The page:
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Indiana Supreme Court rules for man who spent years battling state for his Land Rover

Indiana Supreme Court rules for man who spent years battling state for his Land Rover


Tyson Timbs goes to Grant County Superior Court in Marion for the evidentiary hearing about whether he gets Range Rover back after 7 years. IndyStar

Tyson Timbs spent years battling the state’s 2013 seizure of his prized Land Rover. On Thursday, he may have finally emerged victorious after the Indiana Supreme Court issued an opinion in his favor.

Supreme Court Chief Justice Loretta Rush wrote on Thursday that Timbs had long met his burden of proving to various courts that the state was violating his constitutional rights by seizing a car worth at least $35,000. At that value, the seizure amounted to an excessive fine against Timbs for the felony drug dealing charges he faced in 2013. 

Under Indiana law the maximum fine for Timbs’ crime was $10,000 — well below the value of his white four-by-four.

“Reminiscent of Captain Ahab’s chase of the white whale Moby Dick, this case has wound its way from the trial court all the way to the United States Supreme Court and back again,” Rush wrote in her opinion. 

Op-ed: Civil forfeiture’s on the docket. Let’s discuss how Indiana lawyers profit from it.

But the question remained: “Was the harshness of the Land Rover’s forfeiture grossly disproportionate to the gravity of Timbs’s dealing crime and his culpability for the vehicle’s misuse?” Rush concluded that it was, and rejected the state’s request against Timbs. Three other Indiana Supreme Court justices concurred, and one dissented. 

“Today’s ruling is an important victory for property rights across Indiana,” Sam Gedge, Timbs’ attorney, said in a prepared statement. “No one should have to spend eight years fighting the government just to get back their car.”

The Indiana Attorney General’s Office can still try to appeal this case to the U.S. Supreme Court one last time. IndyStar has requested comment from the office on whether they plan to appeal.

When reached over the phone, Gedge told IndyStar they’re ready to keep fighting if that’s the case.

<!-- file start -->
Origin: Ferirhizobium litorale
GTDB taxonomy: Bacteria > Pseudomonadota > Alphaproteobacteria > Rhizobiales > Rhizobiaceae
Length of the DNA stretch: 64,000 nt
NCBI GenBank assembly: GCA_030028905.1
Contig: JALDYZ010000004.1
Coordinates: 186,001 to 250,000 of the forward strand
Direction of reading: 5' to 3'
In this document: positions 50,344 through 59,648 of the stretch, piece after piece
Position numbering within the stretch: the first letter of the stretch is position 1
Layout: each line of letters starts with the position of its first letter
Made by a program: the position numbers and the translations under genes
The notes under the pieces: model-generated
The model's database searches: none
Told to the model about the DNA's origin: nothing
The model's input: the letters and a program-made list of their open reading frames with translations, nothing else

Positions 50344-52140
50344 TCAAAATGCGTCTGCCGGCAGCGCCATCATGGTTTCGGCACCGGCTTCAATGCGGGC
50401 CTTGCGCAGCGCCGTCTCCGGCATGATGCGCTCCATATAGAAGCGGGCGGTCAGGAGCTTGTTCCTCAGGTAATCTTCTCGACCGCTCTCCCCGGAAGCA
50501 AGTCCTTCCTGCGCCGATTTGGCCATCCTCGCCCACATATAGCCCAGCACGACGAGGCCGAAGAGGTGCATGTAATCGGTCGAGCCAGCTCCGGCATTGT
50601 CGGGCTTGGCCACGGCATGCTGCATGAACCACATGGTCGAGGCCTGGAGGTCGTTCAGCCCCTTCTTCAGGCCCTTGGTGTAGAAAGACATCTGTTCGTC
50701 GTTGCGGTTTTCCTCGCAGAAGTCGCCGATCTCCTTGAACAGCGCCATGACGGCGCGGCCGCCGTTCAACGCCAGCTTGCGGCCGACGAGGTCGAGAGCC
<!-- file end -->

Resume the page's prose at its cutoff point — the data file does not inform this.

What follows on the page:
“We’re hoping that the Indiana attorney general will let this saga come to an end,” Gedge said. 

IndyStar has also requested an interview with Timbs.

Indiana’s Captain Ahab

According to court documents, Timbs was accused of selling heroin to undercover officers in May 2013 after a confidential informant told police that he would possibly sell heroin. He was driving the Land Rover when police arrested him.

Timbs was charged in June 2013 with two counts of dealing in a controlled substance and conspiracy to commit theft, all felonies. He pleaded guilty in 2015 to selling $260 worth of heroin and served a year of home detention and five years of probation.

His Land Rover was taken by the government in August 2013 in a process known as “civil asset forfeiture,” which allows police to seize and keep property alleged to have been used in a crime.

In the state’s eyes, the car was fair game because Timbs used it to drive to his dealer to purchase heroin. That’s where Timbs — Indiana’s Captain Ahab, to run with Chief Justice Rush’s analogy — began his court odyssey.

A judge in Grant County, where the case originated, first ruled that the seizure was excessive in 2015. The state, represented by the Indiana Attorney General’s Office, appealed that decision up to the Indiana Court of Appeals. 

Judges sided with Timbs again, ruling that the seizure violated the Eighth Amendment’s excessive fines clause. The state appealed again — now up to the Indiana Supreme Court. 

Judges sided with the state that time, so Timbs appealed to the U.S. Supreme Court. The federal court heard the case, sided with Timbs, and passed it back to the Indiana Supreme Court which then passed it back to Grant County. 

The Grant County court rules, again, in Timbs’ favor.

Undeterred, the state appealed once more to the Indiana Supreme Court, which closed the most recent leg of the case with its opinion issued Thursday. 

“The State of Indiana has spent nearly a decade trying to confiscate a vehicle from a low-income recovering addict,” Gedge wrote in his prepared statement on Thursday.

Timbs originally purchased the Land Rover after receiving about $75,000 from a life insurance policy following his father’s death. 

Former IndyStar reporter Crystal Hill contributed.

Call IndyStar courts reporter Johnny Magdaleno at 317-273-3188 or email him at Follow him on Twitter @IndyStarJohnny

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Published at Fri, 11 Jun 2021 22:29:47 +0000